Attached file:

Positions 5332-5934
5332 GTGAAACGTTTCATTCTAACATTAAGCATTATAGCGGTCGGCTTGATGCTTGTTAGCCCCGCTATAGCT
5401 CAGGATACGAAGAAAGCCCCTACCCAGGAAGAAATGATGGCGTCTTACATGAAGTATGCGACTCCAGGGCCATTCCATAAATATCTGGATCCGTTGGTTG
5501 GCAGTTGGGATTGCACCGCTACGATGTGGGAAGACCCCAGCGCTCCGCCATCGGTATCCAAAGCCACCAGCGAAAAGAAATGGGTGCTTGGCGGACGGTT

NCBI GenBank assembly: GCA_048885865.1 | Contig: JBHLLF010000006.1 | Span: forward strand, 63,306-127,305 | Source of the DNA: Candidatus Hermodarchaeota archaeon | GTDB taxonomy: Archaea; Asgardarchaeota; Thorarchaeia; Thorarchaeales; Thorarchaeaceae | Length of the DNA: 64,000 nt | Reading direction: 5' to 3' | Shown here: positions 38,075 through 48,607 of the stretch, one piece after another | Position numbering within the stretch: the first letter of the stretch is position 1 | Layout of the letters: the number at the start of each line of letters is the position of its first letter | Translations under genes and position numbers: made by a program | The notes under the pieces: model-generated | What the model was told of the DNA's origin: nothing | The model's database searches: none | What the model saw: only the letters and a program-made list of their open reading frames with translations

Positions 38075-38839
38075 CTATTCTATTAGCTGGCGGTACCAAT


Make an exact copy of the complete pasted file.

Positions 5332-5934
5332 GTGAAACGTTTCATTCTAACATTAAGCATTATAGCGGTCGGCTTGATGCTTGTTAGCCCCGCTATAGCT
5401 CAGGATACGAAGAAAGCCCCTACCCAGGAAGAAATGATGGCGTCTTACATGAAGTATGCGACTCCAGGGCCATTCCATAAATATCTGGATCCGTTGGTTG
5501 GCAGTTGGGATTGCACCGCTACGATGTGGGAAGACCCCAGCGCTCCGCCATCGGTATCCAAAGCCACCAGCGAAAAGAAATGGGTGCTTGGCGGACGGTT

NCBI GenBank assembly: GCA_048885865.1 | Contig: JBHLLF010000006.1 | Span: forward strand, 63,306-127,305 | Source of the DNA: Candidatus Hermodarchaeota archaeon | GTDB taxonomy: Archaea; Asgardarchaeota; Thorarchaeia; Thorarchaeales; Thorarchaeaceae | Length of the DNA: 64,000 nt | Reading direction: 5' to 3' | Shown here: positions 38,075 through 48,607 of the stretch, one piece after another | Position numbering within the stretch: the first letter of the stretch is position 1 | Layout of the letters: the number at the start of each line of letters is the position of its first letter | Translations under genes and position numbers: made by a program | The notes under the pieces: model-generated | What the model was told of the DNA's origin: nothing | The model's database searches: none | What the model saw: only the letters and a program-made list of their open reading frames with translations

Positions 38075-38839
38075 CTATTCTATTAGCTGGCGGTACCAAT